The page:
All the excitement about health care and Russia last week hid a major lawsuit against much of Jerry Falwell’s empire. A RICO suit has added its law firm, Liberty Counsel, that has pushed the “religious liberty” argument in hundreds of cases throughout the United States. This particular suit alleges that organizations growing from Falwell’s ministry helped an “ex-lesbian” flee the country with her daughter to avoid an order allowing her former partner have visitation rights.
Lisa Miller, a member of Falwell’s Thomas Road Baptist Church, consistently flouted a court order permitting her former partner, Janet Jenkins, to visit their daughter Isabella in 2009. Vermont finally gave Jenkins sole custody that year, but Miller disappeared on the day she was to turn Isabella over to the legal parent. Investigations showed that Miller had taken Isabella to Canada and then to Nicaragua.
Jenkins filed a civil RICO suit in 2012, alleging that the Thomas Road Church and Liberty University’s law school worked with Miller in 2008 to make her plans to flee the court order by leaving the country. Mennonite ministers, Timothy Miller and Kenneth Miller (no relation to Lisa) and Christian direct-mail firm Response Unlimited, a company distributing anti-Semitic newspapers, helped Lisa take Isabella out of the United States in September 2009.
Response Unlimited’s president, Philip Zodhiates, made a number of calls to Liberty Counsel on the day Miller fled. A month after Lisa and Isabella’s disappearance, Zodhiates emailed his daughter with directions about paying for the lease on Lisa’s home and a list of items to “rescue.” He wrote, “There is someone that can deliver all or some of these items in the next couple of weeks. If it was already packed in suitcases that’d make it much easier for them to transport.” Several church elders helped pack her things and send them to Nicaragua although Liberty Counsel and its chairman, Mat Staver, also Liberty Law’s dean, insisted that Lisa had packed and left with their knowledge or anyone connected with them.
Zodhiates was charged with kidnapping in 2014 for driving Lisa and Isabella to Buffalo in 2009 and then convicted last September. He was sentenced to three years in prison last week. Earlier, Kenneth Miller was sentenced to 27 months in prison in 2012 but didn’t begin his sentence until last year after exhausting all appeals. Timothy Miller cooperated with authorities beginning in 2011 and was sentenced last week to time served in prison, eight months in both the U.S. and Nicaragua, and one year’s probation.
The court has now granted Jenkins’ request to add Liberty Counsel, Staver, and Lisa’s other lawyer Rena Lindevaldsen, law professor at Liberty University, to the RICO suit. Co-founder of Liberty Counsel, Staver is a leading anti-LGBT crusader. His 2004 book Same-Sex Marriage: Putting Every Household at Risk describes homosexuality as a “destructive lifestyle” putting children at risk and the Boy Scouts a “playground for pedophiles.” To Staver, “the homosexual agenda” is “a direct assault on our religious freedom.” He has worked to criminalize gay sex and defended Alabama Chief Justice Roy Moore after Moore unsuccessfully defied a federal court order legalizing same-sex marriage.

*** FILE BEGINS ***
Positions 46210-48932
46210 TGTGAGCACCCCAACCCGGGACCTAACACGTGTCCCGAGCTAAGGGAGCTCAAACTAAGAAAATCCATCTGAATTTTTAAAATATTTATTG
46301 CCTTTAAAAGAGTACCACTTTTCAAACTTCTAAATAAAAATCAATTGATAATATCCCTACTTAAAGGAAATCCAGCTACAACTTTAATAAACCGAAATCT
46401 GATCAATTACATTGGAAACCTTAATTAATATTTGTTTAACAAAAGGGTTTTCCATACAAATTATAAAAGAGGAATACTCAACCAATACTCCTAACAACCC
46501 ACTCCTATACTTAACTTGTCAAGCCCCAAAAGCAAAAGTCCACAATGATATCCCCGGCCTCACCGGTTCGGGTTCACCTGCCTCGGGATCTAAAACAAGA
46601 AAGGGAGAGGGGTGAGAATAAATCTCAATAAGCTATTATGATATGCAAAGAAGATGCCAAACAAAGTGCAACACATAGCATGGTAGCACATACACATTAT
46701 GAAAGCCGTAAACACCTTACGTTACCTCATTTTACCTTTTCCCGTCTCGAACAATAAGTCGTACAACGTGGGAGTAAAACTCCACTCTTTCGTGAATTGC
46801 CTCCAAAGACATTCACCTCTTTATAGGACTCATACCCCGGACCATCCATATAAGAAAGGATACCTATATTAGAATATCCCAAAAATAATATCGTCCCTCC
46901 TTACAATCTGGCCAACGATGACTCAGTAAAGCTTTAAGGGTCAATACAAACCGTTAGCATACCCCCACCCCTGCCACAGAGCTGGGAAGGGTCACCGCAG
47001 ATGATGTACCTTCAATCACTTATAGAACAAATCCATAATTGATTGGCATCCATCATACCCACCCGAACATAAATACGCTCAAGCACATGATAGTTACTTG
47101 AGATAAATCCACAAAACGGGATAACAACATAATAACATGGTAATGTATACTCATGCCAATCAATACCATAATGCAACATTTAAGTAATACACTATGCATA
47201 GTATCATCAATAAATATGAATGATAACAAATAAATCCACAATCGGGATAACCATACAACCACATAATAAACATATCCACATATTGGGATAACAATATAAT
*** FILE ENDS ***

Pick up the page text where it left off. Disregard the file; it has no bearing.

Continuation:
As the face of Liberty Counsel, Staver has participated in defending Kim Davis, the county clerk refusing to allow same-gender couples marriage licenses; appealing California’s ban on conversion therapy; opposing legislation that would protect LGBT people from discrimination; and filing amicus briefs against same-gender marriage.
Liberty Law and Liberty Counsel have always contended that “ex-gay” parents have the responsibility to commit civil disobedience instead of complying with visitation orders although Staver insists he “never counseled Lisa Miller to disobey court orders.” Despite his denials, he has used the case to advance his opinions with highly questionable assertions in fundraising letters:
“I can’t recall a more emotionally charged legal case than the one involving Lisa Miller and her precious daughter Isabella. What makes it even more intense is the fact that every American family has a huge stake in its outcome. After reading this letter, you will see ‘homosexual activism’ in a whole new light.”
He also accused Jenkins of forcing Isabella to take baths with her, and other evangelicals have accused Jenkins of molesting her daughter.
Jenkins and Lisa Miller had a civil union in Vermont in 2000, three years after they started living together, and then had their daughter Isabella in 2002. The girl was born in Virginia, but the family moved back to Vermont soon after the daughter’s birth and lived there until the two women separated in 2003. Miller moved back to Virginia and declared herself a born-again Christian and no longer a lesbian. Court battles determined that Vermont had jurisdiction in determining child custody: Miller had primary custody, and Jenkins had visitation rights. Miller was repeatedly held in contempt in both states for failing to enable Jenkins’ court-ordered visitation, and Jenkins was granted custody to ensure that Isabella could have contact with both parents.
The loser in the case is Isabella, soon to turn 15 and prevented from seeing one of her parents for almost a decade. In 2012, the New York Times reported:
“Her time in Nicaragua has often been lonely, those who have met her say, long on prayer but isolated. She has been told that she could be wrenched from her mother if they are caught. She has also been told that the other woman she once called “Mama” … cannot go to heaven because she lives in sin.”
While the far-right falsely accuses a loving mother of molesting her young daughter, evangelical pastors and other far-right Christians are convicted of pedophilia. Maybe Jenkins’ case will free one young girl from the victimization that she has suffered for the past eight years.